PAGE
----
Kaitlin Carson Expand answer

Kaitlin Carson

Degree program: Neuroscience
Department: Neural and Behavioral Sciences
Committee chair or adviser: Kirsteen Browning, PhD

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Activation of synaptic NMDA receptors on rat dorsal motor nucleus of the vagus neurons in response to acute high fat diet requires gliotransmitter release and activation of purinergic and metabotropic glutamate receptors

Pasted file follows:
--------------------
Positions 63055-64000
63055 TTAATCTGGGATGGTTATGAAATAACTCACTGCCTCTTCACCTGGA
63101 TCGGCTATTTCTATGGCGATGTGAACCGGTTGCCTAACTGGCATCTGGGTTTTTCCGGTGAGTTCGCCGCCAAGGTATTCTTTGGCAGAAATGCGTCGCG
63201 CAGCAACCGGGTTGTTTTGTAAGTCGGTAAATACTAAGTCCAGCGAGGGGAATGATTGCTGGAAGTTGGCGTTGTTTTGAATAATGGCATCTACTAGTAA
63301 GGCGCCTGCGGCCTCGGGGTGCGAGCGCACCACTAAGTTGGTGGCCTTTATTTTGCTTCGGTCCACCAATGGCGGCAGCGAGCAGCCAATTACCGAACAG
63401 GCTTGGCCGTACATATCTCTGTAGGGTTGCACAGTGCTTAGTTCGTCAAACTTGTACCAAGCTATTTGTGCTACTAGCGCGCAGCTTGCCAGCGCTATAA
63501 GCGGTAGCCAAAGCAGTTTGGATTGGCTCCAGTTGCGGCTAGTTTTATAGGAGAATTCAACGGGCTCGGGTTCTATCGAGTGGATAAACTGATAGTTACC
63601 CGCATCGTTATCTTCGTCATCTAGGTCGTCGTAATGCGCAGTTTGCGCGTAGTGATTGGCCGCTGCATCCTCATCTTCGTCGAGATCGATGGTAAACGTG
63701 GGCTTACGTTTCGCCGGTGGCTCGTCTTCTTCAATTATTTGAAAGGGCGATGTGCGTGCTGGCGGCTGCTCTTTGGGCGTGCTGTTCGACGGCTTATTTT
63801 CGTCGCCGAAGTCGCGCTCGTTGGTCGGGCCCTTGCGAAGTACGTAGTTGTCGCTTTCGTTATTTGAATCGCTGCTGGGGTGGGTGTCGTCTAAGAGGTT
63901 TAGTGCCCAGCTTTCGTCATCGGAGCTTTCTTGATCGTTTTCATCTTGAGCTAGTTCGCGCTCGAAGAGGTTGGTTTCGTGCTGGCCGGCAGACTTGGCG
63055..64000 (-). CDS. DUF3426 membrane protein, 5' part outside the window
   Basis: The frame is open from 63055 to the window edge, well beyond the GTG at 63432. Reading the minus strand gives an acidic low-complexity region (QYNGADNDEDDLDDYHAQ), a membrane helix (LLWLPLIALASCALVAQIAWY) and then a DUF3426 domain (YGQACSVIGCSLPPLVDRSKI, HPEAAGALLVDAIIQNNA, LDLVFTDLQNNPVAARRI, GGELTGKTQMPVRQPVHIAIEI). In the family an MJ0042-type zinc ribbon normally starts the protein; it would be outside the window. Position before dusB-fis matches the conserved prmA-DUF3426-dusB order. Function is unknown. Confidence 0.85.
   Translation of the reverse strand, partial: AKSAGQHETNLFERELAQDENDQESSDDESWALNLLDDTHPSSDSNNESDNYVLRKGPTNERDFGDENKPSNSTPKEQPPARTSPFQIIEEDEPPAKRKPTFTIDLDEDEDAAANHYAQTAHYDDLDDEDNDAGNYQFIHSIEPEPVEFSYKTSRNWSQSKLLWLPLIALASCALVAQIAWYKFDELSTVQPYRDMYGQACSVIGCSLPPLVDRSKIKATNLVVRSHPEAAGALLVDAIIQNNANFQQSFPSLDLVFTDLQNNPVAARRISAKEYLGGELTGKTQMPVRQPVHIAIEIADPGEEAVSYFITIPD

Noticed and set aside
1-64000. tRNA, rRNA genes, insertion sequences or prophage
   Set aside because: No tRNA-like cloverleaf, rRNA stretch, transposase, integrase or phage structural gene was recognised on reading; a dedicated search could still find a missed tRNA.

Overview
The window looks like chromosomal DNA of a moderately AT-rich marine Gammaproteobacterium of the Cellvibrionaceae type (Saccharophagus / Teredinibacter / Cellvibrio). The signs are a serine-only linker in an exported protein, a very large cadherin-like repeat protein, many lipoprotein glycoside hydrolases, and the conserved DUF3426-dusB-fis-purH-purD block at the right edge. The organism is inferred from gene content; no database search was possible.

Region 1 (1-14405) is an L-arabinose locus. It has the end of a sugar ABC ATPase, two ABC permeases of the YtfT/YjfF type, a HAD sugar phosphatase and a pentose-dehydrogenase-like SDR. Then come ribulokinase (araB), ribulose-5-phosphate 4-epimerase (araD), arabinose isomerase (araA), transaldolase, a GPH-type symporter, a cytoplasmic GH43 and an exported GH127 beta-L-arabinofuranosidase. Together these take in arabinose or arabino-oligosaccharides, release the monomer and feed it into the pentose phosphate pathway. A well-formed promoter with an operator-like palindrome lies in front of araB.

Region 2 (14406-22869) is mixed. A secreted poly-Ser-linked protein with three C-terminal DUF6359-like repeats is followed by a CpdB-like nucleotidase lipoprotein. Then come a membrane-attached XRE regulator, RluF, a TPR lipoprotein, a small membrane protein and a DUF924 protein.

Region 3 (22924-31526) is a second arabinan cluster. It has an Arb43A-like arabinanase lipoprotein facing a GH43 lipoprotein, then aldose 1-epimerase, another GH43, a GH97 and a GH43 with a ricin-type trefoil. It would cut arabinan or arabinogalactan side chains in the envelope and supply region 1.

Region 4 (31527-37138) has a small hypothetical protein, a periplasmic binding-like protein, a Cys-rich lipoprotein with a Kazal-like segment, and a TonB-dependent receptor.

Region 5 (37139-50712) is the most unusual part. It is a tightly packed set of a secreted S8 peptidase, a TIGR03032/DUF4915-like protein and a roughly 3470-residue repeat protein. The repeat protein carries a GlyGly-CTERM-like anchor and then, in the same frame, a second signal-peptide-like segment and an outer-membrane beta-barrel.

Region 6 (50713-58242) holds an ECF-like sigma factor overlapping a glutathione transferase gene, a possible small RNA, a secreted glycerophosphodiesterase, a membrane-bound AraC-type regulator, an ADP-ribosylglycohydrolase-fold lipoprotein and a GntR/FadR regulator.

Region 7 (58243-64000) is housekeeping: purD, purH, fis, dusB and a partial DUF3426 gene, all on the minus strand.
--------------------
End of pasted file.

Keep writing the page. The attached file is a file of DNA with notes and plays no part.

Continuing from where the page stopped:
Authors: Kaitlin E. Carson and Kirsteen N. Browning